According to the U.S. Bureau of Labor Statistics, real average hourly earnings decreased 1.2%, seasonally adjusted, from October 2020 to October 2021. The change in real average hourly earnings combined with a decrease of .3% in the average workweek resulted in a 1.6% decrease in real average weekly earnings over this period. Real average hourly earnings for production and nonsupervisory employees decreased .7% from September to October, seasonally adjusted. This result stems from a .4% increase in average hourly earnings combined with an increase of 1.1% in the Consumer Price Index for Urban Wage Earners and Clerical Workers (CPI-W). Real average weekly earnings decreased 1% over the month due to the change in real average hourly earnings combined with a decrease of .3% in average weekly hours.
From October 2020 to October 2021, real average hourly earnings decreased 1.1%, seasonally adjusted. The change in real average hourly earnings combined with a .3% decrease in the average workweek resulted in a 1.4% decrease in real average weekly earnings over this period.
Unemployment rates among the major worker groups: adult men – 4.3%; adult women – 4.4%; teenagers – 11.9%; Whites – 4%; Asians – 4.2%; Hispanics – 5.9%; and Blacks – 7.9%.
Nonfarm employment increased by 18.2 million since April 2020 but remains down 4.2 million, or 2.8%, compared to pre-pandemic levels in February 2020.
This month, notable job gains occurred in leisure and hospitality, professional and business services, manufacturing, as well as transportation and warehousing.
Important Takeaways, Courtesy of the U.S. Bureau of Labor Statistics:
- Employment in leisure and hospitality increased by 164,000, up 2.4 million thus far in 2021. Over the month, employment rose by 119,000 in food services and drinking places and by 23,000 in accommodation. Employment in leisure and hospitality remains down by 1.4 million, or 8.2%, since February 2020.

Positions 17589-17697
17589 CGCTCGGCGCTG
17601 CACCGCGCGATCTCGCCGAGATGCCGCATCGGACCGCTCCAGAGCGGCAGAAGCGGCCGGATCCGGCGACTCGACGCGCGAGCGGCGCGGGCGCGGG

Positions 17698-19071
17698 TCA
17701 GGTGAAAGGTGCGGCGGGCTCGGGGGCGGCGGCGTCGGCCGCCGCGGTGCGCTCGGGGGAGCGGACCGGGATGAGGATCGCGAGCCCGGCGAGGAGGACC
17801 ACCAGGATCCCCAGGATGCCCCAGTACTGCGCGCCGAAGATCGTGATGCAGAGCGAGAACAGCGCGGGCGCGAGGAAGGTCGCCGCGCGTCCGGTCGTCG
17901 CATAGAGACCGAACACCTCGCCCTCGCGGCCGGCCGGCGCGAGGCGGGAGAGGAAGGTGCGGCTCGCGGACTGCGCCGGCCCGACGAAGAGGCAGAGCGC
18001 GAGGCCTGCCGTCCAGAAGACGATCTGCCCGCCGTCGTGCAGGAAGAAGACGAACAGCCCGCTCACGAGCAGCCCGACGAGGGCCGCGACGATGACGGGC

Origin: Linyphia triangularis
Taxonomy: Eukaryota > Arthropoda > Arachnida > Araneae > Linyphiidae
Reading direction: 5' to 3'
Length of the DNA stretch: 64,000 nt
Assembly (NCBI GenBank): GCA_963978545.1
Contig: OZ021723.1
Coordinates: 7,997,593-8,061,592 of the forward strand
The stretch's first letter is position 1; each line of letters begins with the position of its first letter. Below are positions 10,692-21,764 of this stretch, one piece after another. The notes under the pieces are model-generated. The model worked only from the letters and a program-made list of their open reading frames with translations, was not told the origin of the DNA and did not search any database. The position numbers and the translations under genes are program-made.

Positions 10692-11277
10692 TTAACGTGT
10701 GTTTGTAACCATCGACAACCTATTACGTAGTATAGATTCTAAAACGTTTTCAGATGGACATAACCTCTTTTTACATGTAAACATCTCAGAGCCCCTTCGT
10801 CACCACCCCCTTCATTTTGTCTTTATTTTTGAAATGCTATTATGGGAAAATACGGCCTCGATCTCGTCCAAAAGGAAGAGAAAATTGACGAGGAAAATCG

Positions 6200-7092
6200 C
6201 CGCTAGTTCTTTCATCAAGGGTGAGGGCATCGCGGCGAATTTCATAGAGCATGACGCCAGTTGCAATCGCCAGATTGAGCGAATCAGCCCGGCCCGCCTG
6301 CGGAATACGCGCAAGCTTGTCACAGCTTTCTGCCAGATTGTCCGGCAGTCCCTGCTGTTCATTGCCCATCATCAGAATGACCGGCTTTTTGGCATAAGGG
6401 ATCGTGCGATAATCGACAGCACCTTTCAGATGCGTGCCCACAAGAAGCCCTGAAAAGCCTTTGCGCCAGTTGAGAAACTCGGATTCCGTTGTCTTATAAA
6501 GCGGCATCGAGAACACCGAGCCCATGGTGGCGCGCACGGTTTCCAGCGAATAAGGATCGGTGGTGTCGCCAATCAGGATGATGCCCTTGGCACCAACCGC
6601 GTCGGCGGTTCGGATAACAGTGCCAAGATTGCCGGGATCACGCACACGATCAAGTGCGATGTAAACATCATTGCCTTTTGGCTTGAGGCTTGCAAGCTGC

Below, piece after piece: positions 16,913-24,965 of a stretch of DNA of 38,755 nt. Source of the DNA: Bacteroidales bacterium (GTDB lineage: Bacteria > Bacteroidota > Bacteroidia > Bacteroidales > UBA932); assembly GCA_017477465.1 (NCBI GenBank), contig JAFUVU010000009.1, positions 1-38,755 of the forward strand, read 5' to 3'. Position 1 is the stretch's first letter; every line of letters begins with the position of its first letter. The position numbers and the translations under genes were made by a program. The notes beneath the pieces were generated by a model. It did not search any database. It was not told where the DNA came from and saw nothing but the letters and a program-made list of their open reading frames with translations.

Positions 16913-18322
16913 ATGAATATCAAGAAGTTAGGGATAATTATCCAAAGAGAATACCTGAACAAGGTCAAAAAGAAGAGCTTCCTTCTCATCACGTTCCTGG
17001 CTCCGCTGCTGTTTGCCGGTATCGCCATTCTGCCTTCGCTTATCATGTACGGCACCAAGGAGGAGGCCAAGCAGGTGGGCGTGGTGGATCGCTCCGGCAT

- Professional and business services added 100,000 jobs, including a gain of 41,000 in temporary help services. Employment continued to rise in management and technical consulting services (+14,000), other professional and technical services (+9,000), scientific research and development services (+6,000) and legal services (+5,000). Employment in professional and business services is 215,000 below its pre-pandemic level in February 2020.
- Employment in manufacturing increased by 60,000, led by a gain in motor vehicles and parts (+28,000). Employment also rose in fabricated metal products (+6,000), chemicals (+6,000) and printing and related support activities (+4,000). Manufacturing employment is down by 270,000 since February 2020.
- Employment in transportation and warehousing increased by 54,000 and is 149,000 above its February 2020 level. Job gains occurred in warehousing and storage (+20,000), transit and ground passenger transportation (+16,000), air transportation (+9,000) and truck transportation (+8,000). Employment in couriers and messengers decreased by 5,000, after increasing in the prior three months.
- Construction employment rose by 44,000, following an increase of 30,000 in September. Employment increased in nonresidential specialty trade contractors (+19,000) and in heavy and civil engineering construction (+12,000). Construction employment is 150,000 below its February 2020 level.
Review all employment statistics here.